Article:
White and Black Confederate Soldier
I've been reading online lately about the ongoing argument both for and against the theory that there were black Confederate soldiers. Sons of Confederate Veterans members argue that there were up to 90,000 black soldiers that fought for the Confederacy. I've also read many Northerners say there were no black soldiers fighting for the South. The argument goes on and on, both sides refusing to concede an inch. There is a reason for this argument and hopefully I can shed some light on which side is correct.
Now, if the Northerner agreed that some blacks fought for the Confederacy, it would destroy their entire argument that the war was only about slavery and the white supremacist Southerners desire to oppress another race of humans. The figure of 90,000 soldiers fighting for the South seems a bit high, if you consider being in actual combat with a gun is the only qualification of a soldier. There were numerous black men attached to Confederate armies as cooks, body servants, and even guards and pickets. Most of these men weren't armed, but the guards and pickets were. While Northerners argue that cooks are not soldiers, I used to work with a man that was a cook in the U.S. Army during the Vietnam war. He is a veteran, gets veterans benefits, but by the Northern way of thinking, he isn't a soldier.
In the above photograph you will find an armed black man dressed in a Confederate uniform. How much closer could he get to being a Confederate soldier. I've heard the argument made that because there are no muster rolls for black Confederate's means they weren't really soldiers. If you are in combat, firing a weapon, and someone is firing a weapon at you, then you are a soldier. Does a bullet care if you've been placed on a muster roll?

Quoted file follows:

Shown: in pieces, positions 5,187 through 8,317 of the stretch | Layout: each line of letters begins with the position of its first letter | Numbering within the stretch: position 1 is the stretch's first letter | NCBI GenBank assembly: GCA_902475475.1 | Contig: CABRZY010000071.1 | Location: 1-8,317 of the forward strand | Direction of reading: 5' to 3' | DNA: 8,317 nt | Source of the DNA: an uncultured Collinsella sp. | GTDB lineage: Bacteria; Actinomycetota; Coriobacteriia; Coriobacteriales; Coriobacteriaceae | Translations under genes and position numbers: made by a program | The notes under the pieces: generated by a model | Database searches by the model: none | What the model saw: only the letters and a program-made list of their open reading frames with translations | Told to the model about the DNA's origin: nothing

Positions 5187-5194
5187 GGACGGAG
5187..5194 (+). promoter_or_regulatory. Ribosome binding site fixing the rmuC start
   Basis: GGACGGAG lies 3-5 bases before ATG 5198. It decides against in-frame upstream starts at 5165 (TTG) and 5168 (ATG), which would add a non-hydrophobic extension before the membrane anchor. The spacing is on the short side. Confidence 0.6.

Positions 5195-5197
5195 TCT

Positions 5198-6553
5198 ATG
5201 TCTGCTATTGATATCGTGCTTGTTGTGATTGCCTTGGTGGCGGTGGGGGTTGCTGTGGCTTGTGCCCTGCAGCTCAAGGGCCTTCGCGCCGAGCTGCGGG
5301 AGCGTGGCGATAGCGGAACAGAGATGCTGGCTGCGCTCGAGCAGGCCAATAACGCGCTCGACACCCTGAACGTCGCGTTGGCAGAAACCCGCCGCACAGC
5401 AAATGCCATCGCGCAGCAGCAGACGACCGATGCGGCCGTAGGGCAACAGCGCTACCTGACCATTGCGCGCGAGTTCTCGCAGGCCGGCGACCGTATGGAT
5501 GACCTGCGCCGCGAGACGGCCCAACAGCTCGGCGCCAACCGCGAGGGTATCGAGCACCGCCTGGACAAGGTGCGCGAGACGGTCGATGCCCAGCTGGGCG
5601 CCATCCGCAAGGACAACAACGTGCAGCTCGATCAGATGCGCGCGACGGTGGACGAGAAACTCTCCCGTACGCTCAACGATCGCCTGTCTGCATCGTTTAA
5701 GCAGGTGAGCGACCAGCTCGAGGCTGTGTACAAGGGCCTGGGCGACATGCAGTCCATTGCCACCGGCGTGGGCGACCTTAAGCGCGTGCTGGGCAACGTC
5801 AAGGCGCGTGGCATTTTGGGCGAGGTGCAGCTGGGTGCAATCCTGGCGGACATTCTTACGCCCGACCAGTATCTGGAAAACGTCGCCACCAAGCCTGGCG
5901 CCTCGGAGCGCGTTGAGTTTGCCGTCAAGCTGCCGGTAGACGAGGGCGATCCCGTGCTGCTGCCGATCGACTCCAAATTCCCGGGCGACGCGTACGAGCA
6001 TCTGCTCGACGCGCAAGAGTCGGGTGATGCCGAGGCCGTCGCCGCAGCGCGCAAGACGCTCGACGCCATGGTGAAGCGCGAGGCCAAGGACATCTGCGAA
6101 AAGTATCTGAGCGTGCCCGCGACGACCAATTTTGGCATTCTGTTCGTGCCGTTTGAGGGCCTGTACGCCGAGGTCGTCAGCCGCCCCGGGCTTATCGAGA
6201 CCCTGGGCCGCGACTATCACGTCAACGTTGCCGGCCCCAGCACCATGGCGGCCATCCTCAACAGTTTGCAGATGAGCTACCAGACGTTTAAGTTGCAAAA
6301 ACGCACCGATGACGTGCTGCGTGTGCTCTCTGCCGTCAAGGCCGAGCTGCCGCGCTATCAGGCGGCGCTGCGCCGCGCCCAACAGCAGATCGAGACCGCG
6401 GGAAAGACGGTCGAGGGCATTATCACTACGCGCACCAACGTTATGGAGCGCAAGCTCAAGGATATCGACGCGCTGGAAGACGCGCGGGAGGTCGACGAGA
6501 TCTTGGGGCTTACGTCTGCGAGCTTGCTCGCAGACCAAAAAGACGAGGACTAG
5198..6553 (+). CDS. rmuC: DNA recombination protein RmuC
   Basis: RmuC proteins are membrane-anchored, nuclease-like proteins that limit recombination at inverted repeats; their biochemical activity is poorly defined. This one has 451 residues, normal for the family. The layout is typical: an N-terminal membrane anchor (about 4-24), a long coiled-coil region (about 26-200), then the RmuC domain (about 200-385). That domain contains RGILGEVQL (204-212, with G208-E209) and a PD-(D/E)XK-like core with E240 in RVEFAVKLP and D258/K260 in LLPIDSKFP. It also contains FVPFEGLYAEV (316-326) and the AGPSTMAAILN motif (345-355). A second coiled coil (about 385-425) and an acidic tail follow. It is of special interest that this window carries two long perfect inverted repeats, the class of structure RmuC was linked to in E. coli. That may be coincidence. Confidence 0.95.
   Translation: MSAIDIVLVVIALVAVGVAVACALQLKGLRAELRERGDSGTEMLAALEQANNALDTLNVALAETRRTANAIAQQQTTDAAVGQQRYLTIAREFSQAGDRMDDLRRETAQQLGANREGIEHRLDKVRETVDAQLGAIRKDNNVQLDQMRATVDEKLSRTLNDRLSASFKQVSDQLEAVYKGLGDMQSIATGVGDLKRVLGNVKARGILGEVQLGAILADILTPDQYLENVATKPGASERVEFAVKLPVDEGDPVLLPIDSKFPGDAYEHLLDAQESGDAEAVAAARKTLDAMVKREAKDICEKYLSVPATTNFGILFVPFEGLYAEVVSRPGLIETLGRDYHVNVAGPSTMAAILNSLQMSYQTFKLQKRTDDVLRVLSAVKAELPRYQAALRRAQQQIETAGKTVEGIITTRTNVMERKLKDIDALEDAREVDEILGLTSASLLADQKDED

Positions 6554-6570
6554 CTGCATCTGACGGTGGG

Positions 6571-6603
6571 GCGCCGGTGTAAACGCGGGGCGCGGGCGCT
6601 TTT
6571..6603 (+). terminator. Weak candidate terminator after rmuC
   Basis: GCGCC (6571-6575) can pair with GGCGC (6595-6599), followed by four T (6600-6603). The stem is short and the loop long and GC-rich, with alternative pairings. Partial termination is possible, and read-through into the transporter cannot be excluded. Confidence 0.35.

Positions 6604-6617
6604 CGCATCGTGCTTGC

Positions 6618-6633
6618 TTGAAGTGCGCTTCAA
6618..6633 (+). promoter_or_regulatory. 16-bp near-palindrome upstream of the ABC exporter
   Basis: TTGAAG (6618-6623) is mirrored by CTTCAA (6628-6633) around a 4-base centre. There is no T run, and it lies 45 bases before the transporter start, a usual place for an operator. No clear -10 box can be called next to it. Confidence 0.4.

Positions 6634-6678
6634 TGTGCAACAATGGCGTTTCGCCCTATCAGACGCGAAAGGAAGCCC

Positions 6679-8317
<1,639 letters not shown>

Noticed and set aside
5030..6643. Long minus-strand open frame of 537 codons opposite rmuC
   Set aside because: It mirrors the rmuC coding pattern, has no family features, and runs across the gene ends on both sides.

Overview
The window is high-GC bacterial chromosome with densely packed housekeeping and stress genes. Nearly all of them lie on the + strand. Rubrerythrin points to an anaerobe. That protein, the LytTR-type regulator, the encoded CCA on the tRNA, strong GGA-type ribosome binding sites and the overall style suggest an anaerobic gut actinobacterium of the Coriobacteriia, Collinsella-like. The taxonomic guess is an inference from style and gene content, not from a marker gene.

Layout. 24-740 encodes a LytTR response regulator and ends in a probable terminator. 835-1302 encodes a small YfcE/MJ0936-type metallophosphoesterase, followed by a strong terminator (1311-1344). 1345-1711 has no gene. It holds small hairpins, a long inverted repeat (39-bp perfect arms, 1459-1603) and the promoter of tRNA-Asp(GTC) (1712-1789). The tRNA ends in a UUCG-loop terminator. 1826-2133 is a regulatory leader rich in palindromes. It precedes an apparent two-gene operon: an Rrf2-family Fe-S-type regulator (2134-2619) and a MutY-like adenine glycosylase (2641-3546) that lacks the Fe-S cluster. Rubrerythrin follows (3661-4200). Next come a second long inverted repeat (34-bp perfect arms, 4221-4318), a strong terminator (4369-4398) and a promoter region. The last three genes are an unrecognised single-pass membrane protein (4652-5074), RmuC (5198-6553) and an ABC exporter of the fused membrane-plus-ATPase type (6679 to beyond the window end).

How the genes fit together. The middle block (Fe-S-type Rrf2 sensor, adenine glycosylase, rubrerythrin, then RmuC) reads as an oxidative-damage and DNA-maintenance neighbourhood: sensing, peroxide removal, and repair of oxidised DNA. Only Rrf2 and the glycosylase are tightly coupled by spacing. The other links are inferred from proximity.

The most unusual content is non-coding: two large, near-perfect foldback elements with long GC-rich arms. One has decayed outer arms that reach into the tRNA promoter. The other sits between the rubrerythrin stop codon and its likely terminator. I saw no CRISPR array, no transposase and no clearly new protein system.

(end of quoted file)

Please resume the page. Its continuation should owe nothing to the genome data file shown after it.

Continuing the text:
United States Colored Troops
Another interesting fact that you will notice in all of the photographs of black troops in the Civil War is which side is actually segregated. There are numerous accounts of black men going into combat with white soldiers in Confederate units. You never see a Union regiment with white and black men. Union regiments had white officers, but that was because of the Northern belief that black men weren't intelligent enough to become officers. Accounts of black men going into battle with white men in the South are common. Segregation didn't occur in the South until after the war when Northern politicians began to use black men to retain their political superiority over the country.
There is another argument that the Northern people use to justify there being any black Confederates and that is the belief that black men who fought for the South were being forced to do so against their will. I find this idea preposterous. I can only ask, "Were these men also forced to attend Confederate Reunions following the war?"